How to Raise the Body on a Bobcat Skid-Steer

by K.K. Lowell

The body, properly called the operator cab, of a Bobcat Skid Steer must be in the raised position to access the hydraulic oil filter and control linkages when repair or maintenance is required. Luckily, the engineers at Bobcat did a good job of designing the cab mounts, making this a fairly straightforward operation.

Remove any loose objects, such as gloves, hard-hats or tools from the cab interior.

Locate the cab retaining bolts in the front corners of the cab. These are located in the bottom of the cab on both sides of the door opening.

Use the 19-mm socket to turn the nuts in a counter-clockwise direction to remove them. Remove the square washer located under each nut as well.

Stand on the top step of the loader and place one hand firmly on the bottom of both entry-assist hand rails. You must lift steadily on both rails to raise the cab. Be sure to lift the cab until it locks in place.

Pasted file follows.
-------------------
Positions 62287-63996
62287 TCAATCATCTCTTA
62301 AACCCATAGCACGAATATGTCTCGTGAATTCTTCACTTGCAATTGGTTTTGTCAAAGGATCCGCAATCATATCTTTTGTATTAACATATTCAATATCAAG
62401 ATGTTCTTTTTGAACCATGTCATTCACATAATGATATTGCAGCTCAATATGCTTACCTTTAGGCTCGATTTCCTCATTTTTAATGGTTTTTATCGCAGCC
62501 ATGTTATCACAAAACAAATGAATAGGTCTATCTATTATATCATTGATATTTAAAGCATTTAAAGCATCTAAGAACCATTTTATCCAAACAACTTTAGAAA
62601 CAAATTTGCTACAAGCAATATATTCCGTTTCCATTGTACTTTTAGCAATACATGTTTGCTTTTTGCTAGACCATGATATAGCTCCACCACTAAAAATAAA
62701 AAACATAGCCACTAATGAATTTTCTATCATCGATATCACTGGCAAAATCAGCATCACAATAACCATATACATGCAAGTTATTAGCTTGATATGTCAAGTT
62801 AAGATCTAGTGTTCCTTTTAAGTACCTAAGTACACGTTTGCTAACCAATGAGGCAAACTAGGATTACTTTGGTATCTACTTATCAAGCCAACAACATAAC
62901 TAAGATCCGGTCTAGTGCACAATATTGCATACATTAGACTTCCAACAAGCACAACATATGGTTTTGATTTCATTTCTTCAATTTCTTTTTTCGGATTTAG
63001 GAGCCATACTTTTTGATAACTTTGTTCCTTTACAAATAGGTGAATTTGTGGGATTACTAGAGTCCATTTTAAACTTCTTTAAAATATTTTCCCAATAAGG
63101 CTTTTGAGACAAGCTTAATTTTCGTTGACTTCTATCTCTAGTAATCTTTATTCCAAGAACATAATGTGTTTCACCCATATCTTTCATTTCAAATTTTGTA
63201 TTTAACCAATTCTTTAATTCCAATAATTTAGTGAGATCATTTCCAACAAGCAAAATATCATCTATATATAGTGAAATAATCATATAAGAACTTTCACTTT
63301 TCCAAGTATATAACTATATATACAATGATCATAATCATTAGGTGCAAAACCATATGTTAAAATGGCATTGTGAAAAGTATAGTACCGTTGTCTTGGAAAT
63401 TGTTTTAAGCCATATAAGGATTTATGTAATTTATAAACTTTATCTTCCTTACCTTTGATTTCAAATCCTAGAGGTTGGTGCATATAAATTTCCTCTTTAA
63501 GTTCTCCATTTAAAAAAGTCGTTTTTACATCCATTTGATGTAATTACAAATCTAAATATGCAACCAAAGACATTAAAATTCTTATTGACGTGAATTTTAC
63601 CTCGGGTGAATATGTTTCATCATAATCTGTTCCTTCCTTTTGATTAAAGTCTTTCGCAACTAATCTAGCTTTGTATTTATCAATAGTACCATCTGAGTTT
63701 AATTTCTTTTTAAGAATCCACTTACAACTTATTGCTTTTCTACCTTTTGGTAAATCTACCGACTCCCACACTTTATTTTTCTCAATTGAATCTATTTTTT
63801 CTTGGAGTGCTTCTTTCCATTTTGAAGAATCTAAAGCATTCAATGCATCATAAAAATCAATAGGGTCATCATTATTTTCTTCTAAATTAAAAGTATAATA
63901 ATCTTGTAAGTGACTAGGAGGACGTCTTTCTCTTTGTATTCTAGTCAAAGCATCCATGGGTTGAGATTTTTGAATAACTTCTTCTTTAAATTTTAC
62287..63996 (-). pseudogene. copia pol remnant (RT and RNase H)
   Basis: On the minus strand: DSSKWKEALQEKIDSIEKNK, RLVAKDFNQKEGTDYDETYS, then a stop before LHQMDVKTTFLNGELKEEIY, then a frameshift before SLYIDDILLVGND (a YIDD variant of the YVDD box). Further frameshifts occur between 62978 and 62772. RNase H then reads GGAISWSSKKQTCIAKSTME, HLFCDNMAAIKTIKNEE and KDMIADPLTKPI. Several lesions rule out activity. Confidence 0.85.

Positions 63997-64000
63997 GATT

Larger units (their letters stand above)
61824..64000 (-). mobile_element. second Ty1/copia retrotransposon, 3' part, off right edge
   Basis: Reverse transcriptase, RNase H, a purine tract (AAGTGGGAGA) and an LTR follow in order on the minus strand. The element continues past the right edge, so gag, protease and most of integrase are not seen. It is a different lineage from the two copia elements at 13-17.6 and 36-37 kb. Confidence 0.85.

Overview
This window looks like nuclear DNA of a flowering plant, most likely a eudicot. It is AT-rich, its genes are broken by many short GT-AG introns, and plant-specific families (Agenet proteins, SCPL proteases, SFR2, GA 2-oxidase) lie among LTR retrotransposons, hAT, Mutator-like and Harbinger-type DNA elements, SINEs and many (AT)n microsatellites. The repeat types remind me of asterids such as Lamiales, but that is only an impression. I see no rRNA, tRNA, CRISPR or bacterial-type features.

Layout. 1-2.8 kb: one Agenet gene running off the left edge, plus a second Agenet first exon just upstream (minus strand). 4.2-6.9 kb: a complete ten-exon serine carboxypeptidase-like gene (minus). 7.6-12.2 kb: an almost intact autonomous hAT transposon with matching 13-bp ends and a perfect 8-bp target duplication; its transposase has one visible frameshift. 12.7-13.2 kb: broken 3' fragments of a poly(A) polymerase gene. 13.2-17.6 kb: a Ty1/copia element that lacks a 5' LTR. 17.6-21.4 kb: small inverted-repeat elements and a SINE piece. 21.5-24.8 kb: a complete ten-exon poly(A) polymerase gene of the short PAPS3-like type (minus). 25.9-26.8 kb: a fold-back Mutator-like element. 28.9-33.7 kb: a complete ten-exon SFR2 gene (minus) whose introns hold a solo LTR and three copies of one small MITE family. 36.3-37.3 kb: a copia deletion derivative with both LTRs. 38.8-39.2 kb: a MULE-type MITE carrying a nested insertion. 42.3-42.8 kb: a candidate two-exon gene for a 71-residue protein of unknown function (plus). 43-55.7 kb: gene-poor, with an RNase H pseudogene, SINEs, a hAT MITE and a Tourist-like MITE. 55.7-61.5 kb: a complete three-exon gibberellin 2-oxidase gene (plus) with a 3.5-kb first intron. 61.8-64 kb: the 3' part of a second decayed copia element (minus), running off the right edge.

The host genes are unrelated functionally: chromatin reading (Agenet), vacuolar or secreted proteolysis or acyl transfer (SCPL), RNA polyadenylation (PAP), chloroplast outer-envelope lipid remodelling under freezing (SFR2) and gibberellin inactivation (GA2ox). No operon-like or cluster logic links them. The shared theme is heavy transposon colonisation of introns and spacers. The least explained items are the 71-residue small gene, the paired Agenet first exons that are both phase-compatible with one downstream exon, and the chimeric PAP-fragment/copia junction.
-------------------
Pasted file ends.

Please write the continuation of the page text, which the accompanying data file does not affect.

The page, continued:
Lower the cab when done by lifting the cab slightly and pushing in on the lock mechanism on the gas cab support piston. This releases the the lock and allows the careful lowering of the cab.

Tips

  • check It is also possible to use a wrench to remove the cab nuts but the process will be considerably slower.
  • check If you do not have a 19mm socket or wrench, a 3/4-inch size will fit and work equally well.
  • check Lowering the cab may be easier if you have a helper release the lock on the support piston.

Warnings

  • close Bobcat cabs are heavy. Lifting one requires considerable effort, even with the assistance provided by the gas pistons. This is not a task for a person with a back problem.
  • close Do not place any part of your body under the cab area until the cab is in the fully raised position and supported by the lock on the gas support piston.

Items you will need

About the Author

K.K. Lowell is a freelance writer who has been writing professionally since June 2008, with articles appearing on various websites. A mechanic and truck driver for more than 40 years, Lowell is able to write knowledgeably on many automotive and mechanical subjects. He is currently pursuing a degree in English.